Tactical voting signals danger for Conservatives as Torys get more upset with Boris

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In both Devon and West Yorkshire, the results show little evidence of previous Tory voters switching to Labour or the Lib Dems in significant numbers. Instead, the Tory vote in both constituencies collapsed compared with the 2019 general election.

Mr Johnson’s allies will cling to the hope that those voters will turn out when the general election comes around and a change of Government is at stake.

But they will worry about the surge in tactical voting in both constituencies.

Labour lost their deposit in Tiverton and Honiton and the Lib Dems did likewise in Wakefield as anti-Conservative voters switched in droves to the party most likely to defeat the Tory candidate.

That tactical voting suggests little enthusiasm is growing for either of the main opposition parties.

Lib Dem leader Sir Ed Davey appears to be managing to stay bland enough not to scare voters in rural, traditionally Tory-voting Southern territory. Sir Keir Starmer is making less progress than his Lib Dem rival, hardly generating excitement about a Labour revival.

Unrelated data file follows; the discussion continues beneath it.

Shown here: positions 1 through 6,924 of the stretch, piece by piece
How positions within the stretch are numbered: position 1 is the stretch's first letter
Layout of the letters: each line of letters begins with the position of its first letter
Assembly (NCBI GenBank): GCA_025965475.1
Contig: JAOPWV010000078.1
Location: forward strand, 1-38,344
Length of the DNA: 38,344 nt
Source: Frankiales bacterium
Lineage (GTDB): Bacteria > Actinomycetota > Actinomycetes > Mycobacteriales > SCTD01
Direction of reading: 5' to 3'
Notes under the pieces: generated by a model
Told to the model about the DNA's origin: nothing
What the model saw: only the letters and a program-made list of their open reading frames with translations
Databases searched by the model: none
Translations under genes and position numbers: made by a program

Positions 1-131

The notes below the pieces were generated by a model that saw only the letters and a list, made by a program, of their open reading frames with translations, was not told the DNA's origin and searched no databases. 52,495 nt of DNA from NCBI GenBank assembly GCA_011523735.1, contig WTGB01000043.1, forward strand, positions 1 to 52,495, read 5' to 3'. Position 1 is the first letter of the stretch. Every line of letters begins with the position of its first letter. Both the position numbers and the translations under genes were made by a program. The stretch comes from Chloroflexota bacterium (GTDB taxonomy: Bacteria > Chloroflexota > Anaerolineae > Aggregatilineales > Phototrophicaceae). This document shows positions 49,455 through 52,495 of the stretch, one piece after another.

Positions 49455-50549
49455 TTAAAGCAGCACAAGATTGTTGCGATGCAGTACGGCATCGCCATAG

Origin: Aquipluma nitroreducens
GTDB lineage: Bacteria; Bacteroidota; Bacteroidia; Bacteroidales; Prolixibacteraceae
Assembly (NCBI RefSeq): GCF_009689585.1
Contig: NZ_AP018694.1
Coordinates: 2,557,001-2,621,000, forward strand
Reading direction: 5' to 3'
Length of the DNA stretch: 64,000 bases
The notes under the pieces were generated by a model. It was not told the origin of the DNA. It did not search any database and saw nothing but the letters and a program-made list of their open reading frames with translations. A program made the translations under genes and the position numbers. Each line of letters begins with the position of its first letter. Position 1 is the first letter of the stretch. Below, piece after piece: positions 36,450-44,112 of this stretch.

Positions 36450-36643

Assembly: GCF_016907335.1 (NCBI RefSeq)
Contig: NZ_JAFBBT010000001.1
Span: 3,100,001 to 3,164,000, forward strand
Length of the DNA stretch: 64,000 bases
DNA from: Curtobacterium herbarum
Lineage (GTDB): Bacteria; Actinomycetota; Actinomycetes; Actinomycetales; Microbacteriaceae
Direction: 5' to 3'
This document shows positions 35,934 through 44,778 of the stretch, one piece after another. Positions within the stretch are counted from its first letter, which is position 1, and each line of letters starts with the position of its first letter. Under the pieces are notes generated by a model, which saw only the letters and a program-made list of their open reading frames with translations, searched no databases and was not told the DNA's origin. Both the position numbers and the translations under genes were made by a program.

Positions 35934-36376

After his party’s modest result in Wakefield, Labour still looks a long way from rebuilding its “red wall” strongholds in the north of England.

Tactical voting signals danger for the Tories nonetheless. Tory MPs will have to decide whether the Prime Minister has Margaret Thatcher’s knack of withstanding mid-term punishment to bounce back in a national poll.

The rebels who have decided he does not are already on manoeuvres and plotting a fresh attempt to force him out.

Yet their best chance of a successful coup in this parliamentary term was probably last month’s confidence vote.

If rebels did not have the numbers then, there is little reason to suspect they have enough support to be able to seize control of the party’s ruling 1922 Committee to force a rerun of that poll.

Mr Johnson still has time, a precious commodity in politics, on his side with the possibility this parliamentary term could run until December 2024.

He desperately needs an improved economy by then and is largely reliant on global events for that to happen.

But he has signalled his determination to battle on and not be buffeted by mid-term electoral upsets.

Those serial critics yesterday declaring that this week’s by-election results will spell the end of his premiership are likely to be disappointed again.

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